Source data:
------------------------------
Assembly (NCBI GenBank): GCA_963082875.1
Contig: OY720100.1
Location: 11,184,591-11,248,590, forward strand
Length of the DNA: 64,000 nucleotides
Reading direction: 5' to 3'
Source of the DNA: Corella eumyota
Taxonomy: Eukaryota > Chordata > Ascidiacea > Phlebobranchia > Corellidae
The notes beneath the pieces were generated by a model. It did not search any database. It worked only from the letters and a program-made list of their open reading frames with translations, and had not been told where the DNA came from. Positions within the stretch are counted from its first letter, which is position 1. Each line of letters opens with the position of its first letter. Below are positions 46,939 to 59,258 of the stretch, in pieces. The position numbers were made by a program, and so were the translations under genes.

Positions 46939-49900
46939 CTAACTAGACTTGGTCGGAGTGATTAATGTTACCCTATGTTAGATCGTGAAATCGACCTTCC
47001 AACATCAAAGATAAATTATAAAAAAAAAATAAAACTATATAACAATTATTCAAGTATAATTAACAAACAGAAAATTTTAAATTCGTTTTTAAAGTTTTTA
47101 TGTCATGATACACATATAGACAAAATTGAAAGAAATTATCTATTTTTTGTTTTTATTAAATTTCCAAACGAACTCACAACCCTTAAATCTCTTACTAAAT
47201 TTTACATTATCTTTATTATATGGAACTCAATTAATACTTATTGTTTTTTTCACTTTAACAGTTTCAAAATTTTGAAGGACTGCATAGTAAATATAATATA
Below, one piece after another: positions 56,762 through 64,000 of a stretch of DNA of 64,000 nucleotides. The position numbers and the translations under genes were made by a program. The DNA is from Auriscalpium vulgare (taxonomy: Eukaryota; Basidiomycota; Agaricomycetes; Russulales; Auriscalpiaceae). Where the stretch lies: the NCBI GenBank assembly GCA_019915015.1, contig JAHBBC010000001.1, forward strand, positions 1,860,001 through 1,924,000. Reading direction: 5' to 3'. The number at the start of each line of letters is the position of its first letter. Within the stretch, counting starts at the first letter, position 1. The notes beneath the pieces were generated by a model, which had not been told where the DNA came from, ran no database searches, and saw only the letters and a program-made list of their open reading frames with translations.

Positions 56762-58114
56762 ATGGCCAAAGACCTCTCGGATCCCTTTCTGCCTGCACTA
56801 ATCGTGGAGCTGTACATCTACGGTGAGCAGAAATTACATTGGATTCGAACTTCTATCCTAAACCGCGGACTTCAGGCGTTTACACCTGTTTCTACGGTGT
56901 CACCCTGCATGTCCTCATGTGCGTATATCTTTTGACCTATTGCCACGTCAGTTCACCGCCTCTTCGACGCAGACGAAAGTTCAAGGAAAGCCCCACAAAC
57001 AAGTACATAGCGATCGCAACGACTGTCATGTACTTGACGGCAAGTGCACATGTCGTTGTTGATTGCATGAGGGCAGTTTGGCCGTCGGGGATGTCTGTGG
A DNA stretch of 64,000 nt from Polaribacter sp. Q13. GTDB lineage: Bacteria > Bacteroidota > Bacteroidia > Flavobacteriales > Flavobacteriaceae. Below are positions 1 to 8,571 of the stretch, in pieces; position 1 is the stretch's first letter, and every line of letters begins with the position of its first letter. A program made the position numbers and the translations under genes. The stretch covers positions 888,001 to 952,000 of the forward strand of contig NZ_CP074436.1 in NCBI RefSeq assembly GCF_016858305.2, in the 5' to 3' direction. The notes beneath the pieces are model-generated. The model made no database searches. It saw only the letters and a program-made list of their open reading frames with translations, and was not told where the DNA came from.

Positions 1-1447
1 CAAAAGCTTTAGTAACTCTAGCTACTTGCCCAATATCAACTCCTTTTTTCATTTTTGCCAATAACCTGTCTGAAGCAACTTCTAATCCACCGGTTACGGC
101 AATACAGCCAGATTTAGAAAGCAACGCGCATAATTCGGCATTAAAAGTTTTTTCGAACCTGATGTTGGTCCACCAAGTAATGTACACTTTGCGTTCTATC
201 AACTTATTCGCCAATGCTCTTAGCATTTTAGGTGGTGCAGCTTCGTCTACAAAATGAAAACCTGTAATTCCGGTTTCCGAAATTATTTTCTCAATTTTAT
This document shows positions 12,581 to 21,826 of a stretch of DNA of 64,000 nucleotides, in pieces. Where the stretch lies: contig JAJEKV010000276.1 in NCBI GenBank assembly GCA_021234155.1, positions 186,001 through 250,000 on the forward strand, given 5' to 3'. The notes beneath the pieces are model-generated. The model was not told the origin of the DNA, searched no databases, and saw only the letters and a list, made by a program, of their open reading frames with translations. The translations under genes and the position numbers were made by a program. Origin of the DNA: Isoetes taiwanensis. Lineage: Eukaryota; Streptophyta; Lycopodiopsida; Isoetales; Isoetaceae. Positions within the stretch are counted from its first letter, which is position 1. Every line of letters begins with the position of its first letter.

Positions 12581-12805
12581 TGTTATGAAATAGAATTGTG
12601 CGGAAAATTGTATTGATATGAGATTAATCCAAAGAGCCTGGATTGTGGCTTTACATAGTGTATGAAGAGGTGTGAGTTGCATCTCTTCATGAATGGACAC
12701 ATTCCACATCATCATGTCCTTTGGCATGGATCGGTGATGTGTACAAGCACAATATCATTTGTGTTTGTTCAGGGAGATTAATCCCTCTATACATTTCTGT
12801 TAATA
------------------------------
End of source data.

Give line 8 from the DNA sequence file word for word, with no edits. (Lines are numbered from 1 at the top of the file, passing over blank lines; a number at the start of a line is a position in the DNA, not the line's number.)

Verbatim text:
The notes beneath the pieces were generated by a model. It did not search any database. It worked only from the letters and a program-made list of their open reading frames with translations, and had not been told where the DNA came from. Positions within the stretch are counted from its first letter, which is position 1. Each line of letters opens with the position of its first letter. Below are positions 46,939 to 59,258 of the stretch, in pieces. The position numbers were made by a program, and so were the translations under genes.